Ancient Monuments

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Round cairn 60m east of Hagg Gill

A Scheduled Monument in Lakes, Cumbria

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Coordinates

Latitude: 54.453 / 54°27'10"N

Longitude: -2.8847 / 2°53'5"W

OS Eastings: 342732.47899

OS Northings: 506756.201794

OS Grid: NY427067

Mapcode National: GBR 8J9Y.8H

Mapcode Global: WH827.NBJM

Entry Name: Round cairn 60m east of Hagg Gill

Scheduled Date: 18 October 1993

Source: Historic England

Source ID: 1011355

English Heritage Legacy ID: 22558

County: Cumbria

Civil Parish: Lakes

Traditional County: Westmorland

Lieutenancy Area (Ceremonial County): Cumbria

Church of England Parish: Troutbeck Jesus Church

Church of England Diocese: Carlisle

Details

The monument is a round cairn located 60m east of Hagg Gill on a hillslope
just above the valley floor. It includes an oval mound of stones up to 0.3m
high with maximum dimensions of 10.8m by 7.5m. The downslope western edge of
the cairn is kerbed with larger granite stones.

MAP EXTRACT
The site of the monument is shown on the attached map extract.
It includes a 2 metre boundary around the archaeological features,
considered to be essential for the monument's support and preservation.

Source: Historic England

Reasons for Scheduling

Round cairns are prehistoric funerary monuments dating to the Bronze Age
(c.2000-700 BC). They were constructed as stone mounds covering single or
multiple burials. These burials may be placed within the mound in stone-lined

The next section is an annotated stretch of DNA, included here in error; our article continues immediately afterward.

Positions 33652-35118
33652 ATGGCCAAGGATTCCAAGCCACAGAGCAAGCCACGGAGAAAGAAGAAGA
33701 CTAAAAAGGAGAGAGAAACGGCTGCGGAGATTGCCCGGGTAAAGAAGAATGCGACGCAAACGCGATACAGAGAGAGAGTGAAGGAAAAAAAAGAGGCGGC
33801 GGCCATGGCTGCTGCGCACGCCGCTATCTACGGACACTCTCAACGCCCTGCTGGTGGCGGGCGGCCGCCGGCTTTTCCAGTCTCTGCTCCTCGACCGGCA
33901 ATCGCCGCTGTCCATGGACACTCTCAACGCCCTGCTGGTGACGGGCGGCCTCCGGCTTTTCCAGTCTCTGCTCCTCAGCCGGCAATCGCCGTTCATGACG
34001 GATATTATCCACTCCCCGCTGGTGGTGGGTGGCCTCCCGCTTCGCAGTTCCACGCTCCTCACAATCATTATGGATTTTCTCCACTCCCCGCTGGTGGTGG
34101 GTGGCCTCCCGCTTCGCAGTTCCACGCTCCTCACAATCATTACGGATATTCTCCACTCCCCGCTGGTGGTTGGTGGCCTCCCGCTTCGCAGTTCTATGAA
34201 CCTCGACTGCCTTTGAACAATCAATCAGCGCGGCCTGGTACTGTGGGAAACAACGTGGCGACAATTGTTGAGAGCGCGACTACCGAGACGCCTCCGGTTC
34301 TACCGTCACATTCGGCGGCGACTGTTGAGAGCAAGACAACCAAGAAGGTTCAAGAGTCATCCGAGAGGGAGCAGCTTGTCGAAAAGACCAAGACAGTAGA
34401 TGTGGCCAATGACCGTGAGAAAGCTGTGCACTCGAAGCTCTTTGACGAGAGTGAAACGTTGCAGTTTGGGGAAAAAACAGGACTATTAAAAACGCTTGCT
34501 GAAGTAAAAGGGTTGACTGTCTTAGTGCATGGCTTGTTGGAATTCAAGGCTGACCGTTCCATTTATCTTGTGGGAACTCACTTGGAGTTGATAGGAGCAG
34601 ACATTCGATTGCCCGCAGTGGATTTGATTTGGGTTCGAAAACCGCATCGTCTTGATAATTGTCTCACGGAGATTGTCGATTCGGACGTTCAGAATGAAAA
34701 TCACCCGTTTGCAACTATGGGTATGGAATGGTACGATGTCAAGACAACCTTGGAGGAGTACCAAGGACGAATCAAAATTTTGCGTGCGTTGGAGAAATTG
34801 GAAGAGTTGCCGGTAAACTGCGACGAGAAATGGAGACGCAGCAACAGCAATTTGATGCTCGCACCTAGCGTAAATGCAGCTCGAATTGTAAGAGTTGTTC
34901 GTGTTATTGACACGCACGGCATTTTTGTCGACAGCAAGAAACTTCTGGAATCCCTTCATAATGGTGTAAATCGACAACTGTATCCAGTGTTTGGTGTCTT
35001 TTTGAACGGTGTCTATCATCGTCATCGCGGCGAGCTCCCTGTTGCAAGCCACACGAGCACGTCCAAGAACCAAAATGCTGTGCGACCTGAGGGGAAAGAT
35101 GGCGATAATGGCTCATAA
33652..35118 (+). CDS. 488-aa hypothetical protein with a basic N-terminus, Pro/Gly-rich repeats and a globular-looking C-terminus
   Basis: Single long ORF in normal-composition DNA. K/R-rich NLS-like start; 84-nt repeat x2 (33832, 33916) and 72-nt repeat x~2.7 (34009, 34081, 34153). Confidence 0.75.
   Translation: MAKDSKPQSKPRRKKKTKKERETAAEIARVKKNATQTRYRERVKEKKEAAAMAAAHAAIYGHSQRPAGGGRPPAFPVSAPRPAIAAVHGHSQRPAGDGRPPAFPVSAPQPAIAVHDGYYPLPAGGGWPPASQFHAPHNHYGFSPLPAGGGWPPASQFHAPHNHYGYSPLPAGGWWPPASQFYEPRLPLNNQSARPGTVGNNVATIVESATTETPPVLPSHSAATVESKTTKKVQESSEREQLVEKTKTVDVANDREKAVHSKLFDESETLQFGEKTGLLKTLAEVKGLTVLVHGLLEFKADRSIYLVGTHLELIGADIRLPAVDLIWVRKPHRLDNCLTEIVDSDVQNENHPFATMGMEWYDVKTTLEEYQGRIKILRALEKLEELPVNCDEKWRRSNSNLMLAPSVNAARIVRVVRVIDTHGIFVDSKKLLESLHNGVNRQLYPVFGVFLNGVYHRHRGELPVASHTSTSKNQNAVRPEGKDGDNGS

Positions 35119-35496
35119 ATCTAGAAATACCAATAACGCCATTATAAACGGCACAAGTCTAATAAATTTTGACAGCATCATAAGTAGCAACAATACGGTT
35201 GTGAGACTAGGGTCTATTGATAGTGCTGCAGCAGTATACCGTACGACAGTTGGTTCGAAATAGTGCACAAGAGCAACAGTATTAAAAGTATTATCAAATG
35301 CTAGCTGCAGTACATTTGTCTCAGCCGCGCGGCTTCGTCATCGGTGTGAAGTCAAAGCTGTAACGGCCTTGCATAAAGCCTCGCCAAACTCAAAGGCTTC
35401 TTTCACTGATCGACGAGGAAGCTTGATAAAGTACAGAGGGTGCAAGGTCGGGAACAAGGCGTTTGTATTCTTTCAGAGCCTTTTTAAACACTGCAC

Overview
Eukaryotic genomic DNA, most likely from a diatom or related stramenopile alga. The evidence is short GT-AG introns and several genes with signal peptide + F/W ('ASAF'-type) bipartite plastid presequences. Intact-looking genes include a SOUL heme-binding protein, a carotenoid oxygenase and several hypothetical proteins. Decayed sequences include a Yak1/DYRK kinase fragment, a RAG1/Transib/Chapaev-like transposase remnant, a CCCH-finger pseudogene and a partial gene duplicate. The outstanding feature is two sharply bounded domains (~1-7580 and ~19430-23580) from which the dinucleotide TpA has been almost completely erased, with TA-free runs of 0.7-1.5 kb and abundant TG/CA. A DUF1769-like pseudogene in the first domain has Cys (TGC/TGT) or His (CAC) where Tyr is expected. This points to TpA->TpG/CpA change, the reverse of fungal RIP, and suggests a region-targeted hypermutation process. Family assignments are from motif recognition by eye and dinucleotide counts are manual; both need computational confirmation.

compartments called cists. In some cases the cairn was surrounded by a ditch.
Often occupying prominent locations, cairns are a major visual element in the
modern landscape. They are a relatively common feature of the uplands and are
the stone equivalent of the earthen round barrows of the lowlands. Their
considerable variation in form and longevity as a monument type provide
important information on the diversity of beliefs and social organisation
amongst early prehistoric communities. They are particularly representative of
their period and a substantial proportion of surviving examples are considered
worthy of protection.

The round cairn 60m east of Hagg Gill survives well and is a rare survival in
Cumbria of an unexcavated example of this class of monument. It will contain
undisturbed archaeological deposits within the mound and upon the old
landsurface beneath.

Source: Historic England

Sources

Other
Darvill,T., MPP Single Monument Class Description - Bowl Barrows, (1988)

Source: Historic England

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